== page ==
The Big Problem With Measles Vaccinations
The measles vaccination was not the reason deaths from measles dropped to near zero. In fact, between 1915 and 1958, the death rate from measles declined on its own by 98%, before the measles vaccine was ever introduced.
Even years after it was introduced, the measles vaccination still wasn't particularly effective. For instance, in 1984, 58% of all US school-aged children who got the measles were adequately vaccinated. In 1988, it was 69% that were adequately vaccinated. By 1989, 89% of all US school-aged children who got the measles were adequately vaccinated. In 1995, 56% of all measles cases in the US (all ages) were in people who had been vaccinated for measles.
The measles vaccination did, however, change the age at which people got the measles. Before 1960, it was rare for anyone younger than one or older than ten to get the measles. Almost everyone who got the measles was between four and nine years of age, an age group that was unlikely to experience problems.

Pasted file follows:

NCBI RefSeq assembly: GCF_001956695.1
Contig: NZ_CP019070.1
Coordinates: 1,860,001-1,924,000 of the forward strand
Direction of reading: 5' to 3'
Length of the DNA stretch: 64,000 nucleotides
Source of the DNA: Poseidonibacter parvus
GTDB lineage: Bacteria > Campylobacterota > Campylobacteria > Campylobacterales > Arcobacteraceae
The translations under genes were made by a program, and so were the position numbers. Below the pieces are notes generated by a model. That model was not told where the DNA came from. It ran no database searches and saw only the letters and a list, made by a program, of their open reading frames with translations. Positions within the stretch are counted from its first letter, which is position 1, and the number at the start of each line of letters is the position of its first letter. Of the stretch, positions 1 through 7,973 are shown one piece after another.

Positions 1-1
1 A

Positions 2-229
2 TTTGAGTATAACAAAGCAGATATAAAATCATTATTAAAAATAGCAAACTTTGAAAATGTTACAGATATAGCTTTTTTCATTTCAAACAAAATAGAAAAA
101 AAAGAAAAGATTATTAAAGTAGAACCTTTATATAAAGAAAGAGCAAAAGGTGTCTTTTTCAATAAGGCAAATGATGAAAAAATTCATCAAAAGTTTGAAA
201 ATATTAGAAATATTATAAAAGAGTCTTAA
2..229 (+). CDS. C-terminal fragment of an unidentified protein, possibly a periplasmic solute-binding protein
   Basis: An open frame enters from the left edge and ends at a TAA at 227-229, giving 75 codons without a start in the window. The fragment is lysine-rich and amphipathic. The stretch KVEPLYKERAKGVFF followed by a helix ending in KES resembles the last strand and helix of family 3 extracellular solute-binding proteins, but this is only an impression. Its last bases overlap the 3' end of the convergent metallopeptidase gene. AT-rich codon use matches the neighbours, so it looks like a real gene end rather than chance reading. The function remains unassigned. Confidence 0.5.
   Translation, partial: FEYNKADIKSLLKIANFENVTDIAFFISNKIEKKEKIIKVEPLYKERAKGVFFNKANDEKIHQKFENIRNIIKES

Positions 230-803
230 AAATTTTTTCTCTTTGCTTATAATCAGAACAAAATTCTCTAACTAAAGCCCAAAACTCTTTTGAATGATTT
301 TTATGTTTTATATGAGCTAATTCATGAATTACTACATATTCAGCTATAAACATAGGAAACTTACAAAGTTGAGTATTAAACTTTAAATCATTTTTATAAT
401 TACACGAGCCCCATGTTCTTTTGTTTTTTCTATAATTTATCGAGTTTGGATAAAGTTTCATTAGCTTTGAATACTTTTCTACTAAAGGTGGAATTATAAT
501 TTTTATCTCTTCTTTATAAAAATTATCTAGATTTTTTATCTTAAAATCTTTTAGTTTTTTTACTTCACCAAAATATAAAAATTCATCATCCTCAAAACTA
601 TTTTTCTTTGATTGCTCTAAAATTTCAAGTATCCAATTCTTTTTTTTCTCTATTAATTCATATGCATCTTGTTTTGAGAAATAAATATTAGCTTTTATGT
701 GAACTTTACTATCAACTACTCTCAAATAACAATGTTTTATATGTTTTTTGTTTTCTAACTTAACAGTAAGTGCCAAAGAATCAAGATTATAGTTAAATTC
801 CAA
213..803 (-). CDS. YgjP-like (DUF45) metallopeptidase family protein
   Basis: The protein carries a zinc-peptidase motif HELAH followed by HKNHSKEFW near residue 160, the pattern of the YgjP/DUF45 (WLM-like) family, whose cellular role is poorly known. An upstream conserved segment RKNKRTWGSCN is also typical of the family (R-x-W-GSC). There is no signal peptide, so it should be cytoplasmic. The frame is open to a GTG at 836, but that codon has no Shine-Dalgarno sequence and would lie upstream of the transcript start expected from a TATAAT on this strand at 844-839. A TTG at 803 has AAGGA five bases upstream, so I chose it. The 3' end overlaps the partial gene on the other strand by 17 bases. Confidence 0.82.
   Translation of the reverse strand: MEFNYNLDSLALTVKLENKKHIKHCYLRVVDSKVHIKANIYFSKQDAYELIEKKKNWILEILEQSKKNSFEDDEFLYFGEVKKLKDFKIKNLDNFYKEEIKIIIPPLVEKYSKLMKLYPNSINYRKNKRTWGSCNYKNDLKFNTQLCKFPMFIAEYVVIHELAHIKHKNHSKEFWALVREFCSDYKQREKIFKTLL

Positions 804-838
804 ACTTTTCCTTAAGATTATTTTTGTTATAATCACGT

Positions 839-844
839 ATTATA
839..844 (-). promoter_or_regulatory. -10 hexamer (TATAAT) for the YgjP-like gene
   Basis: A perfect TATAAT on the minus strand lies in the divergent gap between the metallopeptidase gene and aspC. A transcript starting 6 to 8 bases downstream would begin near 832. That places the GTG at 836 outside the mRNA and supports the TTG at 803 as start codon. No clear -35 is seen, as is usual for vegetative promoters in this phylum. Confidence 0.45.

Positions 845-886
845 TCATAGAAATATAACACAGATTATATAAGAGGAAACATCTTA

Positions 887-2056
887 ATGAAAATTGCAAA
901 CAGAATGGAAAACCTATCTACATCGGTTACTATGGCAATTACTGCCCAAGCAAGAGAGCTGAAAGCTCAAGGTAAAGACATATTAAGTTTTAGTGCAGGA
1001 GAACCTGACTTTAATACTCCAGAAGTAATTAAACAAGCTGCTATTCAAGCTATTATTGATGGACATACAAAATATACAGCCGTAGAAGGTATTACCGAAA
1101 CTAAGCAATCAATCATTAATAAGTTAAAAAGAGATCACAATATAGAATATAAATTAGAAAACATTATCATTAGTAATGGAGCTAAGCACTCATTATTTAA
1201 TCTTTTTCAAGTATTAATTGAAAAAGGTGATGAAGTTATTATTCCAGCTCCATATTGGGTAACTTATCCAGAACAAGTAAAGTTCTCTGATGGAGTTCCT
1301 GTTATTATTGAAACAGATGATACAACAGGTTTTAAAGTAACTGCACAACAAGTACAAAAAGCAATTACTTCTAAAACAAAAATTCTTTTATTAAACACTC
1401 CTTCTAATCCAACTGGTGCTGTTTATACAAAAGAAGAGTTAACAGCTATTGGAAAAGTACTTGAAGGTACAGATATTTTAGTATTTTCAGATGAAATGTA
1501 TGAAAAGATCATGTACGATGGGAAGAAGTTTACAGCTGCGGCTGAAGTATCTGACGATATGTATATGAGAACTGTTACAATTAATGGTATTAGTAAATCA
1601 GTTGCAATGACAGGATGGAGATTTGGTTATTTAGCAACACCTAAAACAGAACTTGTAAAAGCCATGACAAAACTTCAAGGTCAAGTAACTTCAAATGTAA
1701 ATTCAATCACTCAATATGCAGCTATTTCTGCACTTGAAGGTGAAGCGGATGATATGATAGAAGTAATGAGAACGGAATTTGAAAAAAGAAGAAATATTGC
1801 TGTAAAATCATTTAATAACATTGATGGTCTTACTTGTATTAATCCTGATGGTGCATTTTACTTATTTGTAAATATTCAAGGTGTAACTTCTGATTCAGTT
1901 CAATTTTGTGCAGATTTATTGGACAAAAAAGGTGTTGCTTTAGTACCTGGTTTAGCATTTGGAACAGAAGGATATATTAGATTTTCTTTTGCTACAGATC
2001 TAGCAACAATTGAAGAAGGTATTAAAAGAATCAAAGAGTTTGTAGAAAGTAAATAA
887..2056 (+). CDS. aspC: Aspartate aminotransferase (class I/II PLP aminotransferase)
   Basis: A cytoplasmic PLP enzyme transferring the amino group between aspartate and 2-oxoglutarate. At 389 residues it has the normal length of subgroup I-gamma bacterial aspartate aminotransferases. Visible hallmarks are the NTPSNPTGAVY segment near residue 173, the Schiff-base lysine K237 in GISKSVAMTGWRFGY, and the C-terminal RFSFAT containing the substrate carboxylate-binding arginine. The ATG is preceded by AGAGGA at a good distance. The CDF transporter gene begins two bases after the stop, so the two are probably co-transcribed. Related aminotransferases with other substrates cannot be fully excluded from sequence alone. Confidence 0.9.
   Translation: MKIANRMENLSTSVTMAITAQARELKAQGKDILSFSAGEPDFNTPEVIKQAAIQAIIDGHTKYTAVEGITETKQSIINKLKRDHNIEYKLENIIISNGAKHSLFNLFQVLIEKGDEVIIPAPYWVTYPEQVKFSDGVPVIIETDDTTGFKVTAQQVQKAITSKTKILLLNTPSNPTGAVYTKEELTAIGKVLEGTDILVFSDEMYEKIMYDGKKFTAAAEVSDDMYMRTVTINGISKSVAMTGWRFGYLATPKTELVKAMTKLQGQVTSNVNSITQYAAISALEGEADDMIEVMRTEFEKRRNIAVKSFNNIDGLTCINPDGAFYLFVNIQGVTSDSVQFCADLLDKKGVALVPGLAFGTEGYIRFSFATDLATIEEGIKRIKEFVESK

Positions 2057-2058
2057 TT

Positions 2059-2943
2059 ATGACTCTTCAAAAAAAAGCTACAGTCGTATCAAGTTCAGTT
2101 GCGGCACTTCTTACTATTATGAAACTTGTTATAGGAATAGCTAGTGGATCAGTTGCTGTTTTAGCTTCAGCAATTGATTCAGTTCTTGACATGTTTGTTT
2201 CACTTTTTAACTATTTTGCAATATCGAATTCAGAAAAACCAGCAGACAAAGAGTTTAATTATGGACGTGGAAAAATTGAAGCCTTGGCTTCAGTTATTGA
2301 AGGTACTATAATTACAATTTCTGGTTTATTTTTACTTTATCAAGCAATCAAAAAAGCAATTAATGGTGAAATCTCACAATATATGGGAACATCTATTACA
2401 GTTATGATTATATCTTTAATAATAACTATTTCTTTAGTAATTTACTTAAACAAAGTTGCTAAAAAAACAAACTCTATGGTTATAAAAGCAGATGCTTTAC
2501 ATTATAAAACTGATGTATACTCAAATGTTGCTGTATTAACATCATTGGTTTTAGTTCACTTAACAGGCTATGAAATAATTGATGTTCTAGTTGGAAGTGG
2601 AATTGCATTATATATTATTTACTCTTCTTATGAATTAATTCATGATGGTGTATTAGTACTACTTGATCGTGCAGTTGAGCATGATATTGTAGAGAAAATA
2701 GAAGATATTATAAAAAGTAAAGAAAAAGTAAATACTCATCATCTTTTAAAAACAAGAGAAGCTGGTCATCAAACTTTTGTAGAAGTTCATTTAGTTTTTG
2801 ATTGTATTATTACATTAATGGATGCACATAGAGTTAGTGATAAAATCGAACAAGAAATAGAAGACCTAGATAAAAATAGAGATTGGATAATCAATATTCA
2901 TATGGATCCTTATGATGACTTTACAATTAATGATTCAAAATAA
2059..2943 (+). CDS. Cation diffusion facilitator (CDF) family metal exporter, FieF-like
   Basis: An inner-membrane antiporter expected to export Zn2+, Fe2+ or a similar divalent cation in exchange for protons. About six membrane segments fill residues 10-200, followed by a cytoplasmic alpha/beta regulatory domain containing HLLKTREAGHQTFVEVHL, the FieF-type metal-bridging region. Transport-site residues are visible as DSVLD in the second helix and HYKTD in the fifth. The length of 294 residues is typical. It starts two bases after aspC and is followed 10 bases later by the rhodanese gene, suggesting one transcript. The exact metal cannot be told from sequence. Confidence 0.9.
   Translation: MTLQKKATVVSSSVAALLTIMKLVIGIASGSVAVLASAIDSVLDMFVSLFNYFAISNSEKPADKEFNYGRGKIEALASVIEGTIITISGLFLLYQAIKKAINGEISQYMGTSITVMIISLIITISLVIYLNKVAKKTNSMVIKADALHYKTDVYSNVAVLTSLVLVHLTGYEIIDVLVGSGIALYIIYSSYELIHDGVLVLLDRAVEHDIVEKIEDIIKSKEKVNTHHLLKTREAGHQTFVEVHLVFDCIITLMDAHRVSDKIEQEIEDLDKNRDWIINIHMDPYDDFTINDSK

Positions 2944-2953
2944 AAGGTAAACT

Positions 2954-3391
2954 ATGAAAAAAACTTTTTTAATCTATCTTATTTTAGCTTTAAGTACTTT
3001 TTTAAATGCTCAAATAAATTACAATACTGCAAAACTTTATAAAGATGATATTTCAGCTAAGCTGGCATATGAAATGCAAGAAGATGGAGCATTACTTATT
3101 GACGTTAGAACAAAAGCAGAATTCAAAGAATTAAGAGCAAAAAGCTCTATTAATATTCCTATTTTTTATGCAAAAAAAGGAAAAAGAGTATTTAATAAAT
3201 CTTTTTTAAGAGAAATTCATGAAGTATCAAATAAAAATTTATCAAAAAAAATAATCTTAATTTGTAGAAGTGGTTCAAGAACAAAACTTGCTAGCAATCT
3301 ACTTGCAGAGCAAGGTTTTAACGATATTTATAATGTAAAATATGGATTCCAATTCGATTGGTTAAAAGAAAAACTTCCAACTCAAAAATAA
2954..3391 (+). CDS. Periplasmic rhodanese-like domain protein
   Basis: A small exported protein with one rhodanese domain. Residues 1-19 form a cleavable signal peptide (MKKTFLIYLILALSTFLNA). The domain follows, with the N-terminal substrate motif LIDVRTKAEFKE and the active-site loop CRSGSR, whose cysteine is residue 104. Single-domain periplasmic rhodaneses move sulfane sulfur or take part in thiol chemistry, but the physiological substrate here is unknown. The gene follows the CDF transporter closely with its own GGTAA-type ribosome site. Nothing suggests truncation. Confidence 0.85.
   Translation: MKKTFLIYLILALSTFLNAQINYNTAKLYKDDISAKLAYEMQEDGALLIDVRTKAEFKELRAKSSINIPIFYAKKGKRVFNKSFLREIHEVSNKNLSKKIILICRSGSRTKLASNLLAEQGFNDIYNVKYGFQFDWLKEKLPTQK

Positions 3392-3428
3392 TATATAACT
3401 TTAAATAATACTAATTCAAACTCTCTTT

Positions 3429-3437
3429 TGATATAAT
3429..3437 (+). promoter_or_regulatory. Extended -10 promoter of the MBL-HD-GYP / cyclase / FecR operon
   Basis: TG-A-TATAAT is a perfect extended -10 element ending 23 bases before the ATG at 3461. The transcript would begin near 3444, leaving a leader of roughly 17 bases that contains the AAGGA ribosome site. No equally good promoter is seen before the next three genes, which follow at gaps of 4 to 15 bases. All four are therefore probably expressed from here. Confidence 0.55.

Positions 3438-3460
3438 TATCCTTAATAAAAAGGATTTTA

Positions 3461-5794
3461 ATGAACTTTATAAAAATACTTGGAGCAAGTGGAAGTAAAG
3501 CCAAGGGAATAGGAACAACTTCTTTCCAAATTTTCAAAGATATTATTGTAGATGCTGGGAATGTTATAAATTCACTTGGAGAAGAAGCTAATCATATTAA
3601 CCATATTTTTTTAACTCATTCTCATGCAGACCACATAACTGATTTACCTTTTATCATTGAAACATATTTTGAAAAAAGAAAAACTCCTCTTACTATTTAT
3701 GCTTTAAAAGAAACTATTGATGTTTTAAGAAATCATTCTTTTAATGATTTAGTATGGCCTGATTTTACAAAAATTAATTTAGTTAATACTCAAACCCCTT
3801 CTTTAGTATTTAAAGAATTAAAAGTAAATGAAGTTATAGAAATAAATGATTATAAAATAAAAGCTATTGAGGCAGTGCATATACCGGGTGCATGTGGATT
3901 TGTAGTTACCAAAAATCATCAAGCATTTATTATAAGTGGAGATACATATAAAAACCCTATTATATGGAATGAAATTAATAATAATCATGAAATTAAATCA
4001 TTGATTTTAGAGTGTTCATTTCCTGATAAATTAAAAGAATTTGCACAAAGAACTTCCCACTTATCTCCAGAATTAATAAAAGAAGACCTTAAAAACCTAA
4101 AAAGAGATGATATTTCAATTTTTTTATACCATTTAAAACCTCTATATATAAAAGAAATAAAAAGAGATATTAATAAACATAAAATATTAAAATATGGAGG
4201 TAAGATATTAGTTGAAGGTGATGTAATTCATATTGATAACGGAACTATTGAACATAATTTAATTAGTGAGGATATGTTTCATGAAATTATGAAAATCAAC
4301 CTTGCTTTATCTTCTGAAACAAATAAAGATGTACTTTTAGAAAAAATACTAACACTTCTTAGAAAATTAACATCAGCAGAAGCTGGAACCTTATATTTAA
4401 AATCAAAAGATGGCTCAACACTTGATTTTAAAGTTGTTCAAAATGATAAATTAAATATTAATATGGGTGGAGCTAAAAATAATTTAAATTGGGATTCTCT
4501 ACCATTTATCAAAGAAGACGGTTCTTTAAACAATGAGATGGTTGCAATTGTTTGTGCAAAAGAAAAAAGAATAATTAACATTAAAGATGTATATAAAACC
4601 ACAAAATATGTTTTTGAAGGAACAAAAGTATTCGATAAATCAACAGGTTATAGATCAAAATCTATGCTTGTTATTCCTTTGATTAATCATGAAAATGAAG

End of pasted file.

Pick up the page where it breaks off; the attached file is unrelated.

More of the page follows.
But childhood vaccinations changed all that. With widespread vaccination in use, some people either started to not get the measles at all or they got them about ten years later than they would have without the vaccinations. The results of this have been harsh. By 1990, 70% of all measles cases were occurring in kids 10 to 15 years old, an age group that is far more likely to experience severe complications.
But the worst problems came from the females who had not contracted the measles when they were young. Because they never developed natural immunity to pass on to their babies, over one-fourth of today's measles cases now occur in an exceedingly dangerous age group that rarely or ever used to get the measles: Infants less than a year old. We can exclusively thank the measles vaccinations added hazard.